Anguish. Sorrow. Devastation. Fear. These are but a few of the ever-so-palpable feelings we are experiencing now. But who is “we”? When is “now”?
The “we” is abundantly clear; there is no room for error. But the “now” was not just yesterday, last week, or even last month.
Nobody gets out of bed in the morning, drinks his fresh-brewed Nespresso and casually swings an AR-15 over his shoulder in preparation to kill Jews. Will human decency prevail, or will the atmosphere continue to be polluted with putrid anti-Semitism?
As Chanukah reached its conclusion, we witnessed yet another horrific attack. A week that is typically celebrated with joyous parties and family fun was contorted by hate into an abyss of darkness. On nearly each day of Chanukah, New York experienced an act of hateful conduct. Instead of counting incrementally the menorah licht, a distasteful new norm compelled us to count acts of violence aimed at Yiddishkeit, which culminated with a machete-wielding maniac storming a Rabbi’s residence during Hadlakas HaMenorah, where he unleashed his terrible hatred against unassuming people who were expecting only to rejoice in their Simchas HaChag.
What a horror that the carnage in Jersey City and the attempted slaughter in Monsey occurred. What a horror that it took barely enough time for the Jersey City mourners to rise from their chairs before the next major atrocity was committed. When will the sorrow end? When will the torment subside? Governor Andrew Cuomo suitably referred to the Monsey assailant as a domestic terrorist.
Nearly twenty years after an unimaginable act of terrorism was perpetrated on U.S. soil, and less than eighty years after the Holocaust, we need to remember: There is no place for hate or bigotry. Look around to see what hate causes. We cannot allow this state of affairs to persist.
In March 2019, I was afforded the opportunity to address New Jersey’s Attorney General Gurbir Grewal and its Ocean County Prosecutor Bradley Billhimer at a “Stop the Hate” event to combat anti-Semitism and discrimination. In my remarks directed towards the dais, I implored them to act against the rising levels of anti-Semitism and discriminatory innuendo which exist in our own backyard. I quoted Pittsburgh Mayor Bill Peduto, who visited Israel for the first time after the deplorable attack on a Squirrel Hill congregation where 11 Jews were brutally massacred. Mayor Peduto said, “Hate speech leads to hate crime.” This statement was my maxim as well.
One month later, on April 5, Grewal and the Division on Civil Rights called for social media to help stem the rising tide of hate in New Jersey and across the nation by examining a page titled, Rise Up Ocean County (RUOC). In his statement, the Attorney General paraphrased my words and added, “Far too often, we have seen how hateful comments can escalate to hateful conduct.”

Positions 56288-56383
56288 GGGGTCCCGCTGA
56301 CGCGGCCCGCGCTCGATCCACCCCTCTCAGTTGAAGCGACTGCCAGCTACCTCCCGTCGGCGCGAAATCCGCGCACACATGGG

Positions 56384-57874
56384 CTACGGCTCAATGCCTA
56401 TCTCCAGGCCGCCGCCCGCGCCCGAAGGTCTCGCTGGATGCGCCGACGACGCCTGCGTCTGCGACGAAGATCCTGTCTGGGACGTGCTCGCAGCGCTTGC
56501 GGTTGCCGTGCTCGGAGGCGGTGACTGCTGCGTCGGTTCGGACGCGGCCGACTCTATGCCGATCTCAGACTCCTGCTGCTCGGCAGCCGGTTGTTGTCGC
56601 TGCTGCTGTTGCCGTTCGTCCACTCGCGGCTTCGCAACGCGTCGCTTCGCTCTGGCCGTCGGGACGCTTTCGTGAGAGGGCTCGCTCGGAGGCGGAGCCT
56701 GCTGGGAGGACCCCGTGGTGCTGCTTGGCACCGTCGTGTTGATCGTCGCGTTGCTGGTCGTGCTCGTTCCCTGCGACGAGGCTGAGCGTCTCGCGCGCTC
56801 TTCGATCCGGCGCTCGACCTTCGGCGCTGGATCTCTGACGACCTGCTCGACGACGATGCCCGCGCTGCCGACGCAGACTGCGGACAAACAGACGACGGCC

Kudos for taking that step; however, much more needs to be done to address the sentiments of incivility and disdain. The attitude of those willing to upload vile posts and denigrating comments needs to be eradicated because, indeed, their condescension has led to hateful conduct.
In a powerfully written letter to Governor Cuomo last week, State Senator Simcha Felder and others implored the governor to declare a state of emergency in light of this “slow-rolling pogrom,” and to deploy the National Guard to visibly patrol Orthodox Jewish neighborhoods throughout New York.
This is the plight of American citizens in 2020!
Last summer, Attorney General William Barr like-mindedly declared a state of national emergency to assist the crime-fighting efforts in Alaska, whereby he made available millions of dollars to hire and train law enforcement to combat crime. (Similar initiatives have been made on the national level to address gun violence and to pay for law enforcement expenses after mass shootings in various cities.) Attorney General Barr said, “Lives depend on it, and we are committed to seeing a change in this unacceptable, daily reality.”
Sadly, Orthodox Jewish American citizens seem to be in a similar predicament. Must we wait for another resentful perpetrator to carry out an act of violence, chas v’shalom, before real, meaningful steps are taken?
Many political leaders have taken a firm stance against these heinous attacks. Ocean County, New Jersey, Prosecutor Billhimer wrote, “We are horrified by the senseless acts of violence in Monsey. Anti-Semitism, hatred and intolerance will not be tolerated in Ocean County. We stand united against hatred in all of its devious forms.” GOP Chairwoman Ronna McDaniel tweeted, “Absolutely sickened by yet another cowardly attack on the Jewish community. We all must stand up against these vile acts of hate.” President Trump also commented on the gruesome Monsey attack, “We must all come together to fight, confront, and eradicate the evil scourge of anti-Semitism.”
We must internalize this message to eradicate hate and recognize its impact. Do not be deceived by haters or misled by those who hold political office, yet continue to incite further violence. Anti-Semitism is in our midst, and we must stand up to it with courage, decisiveness and strength. The flame of the menorah will burn onward. The flame of Judaism will not be extinguished.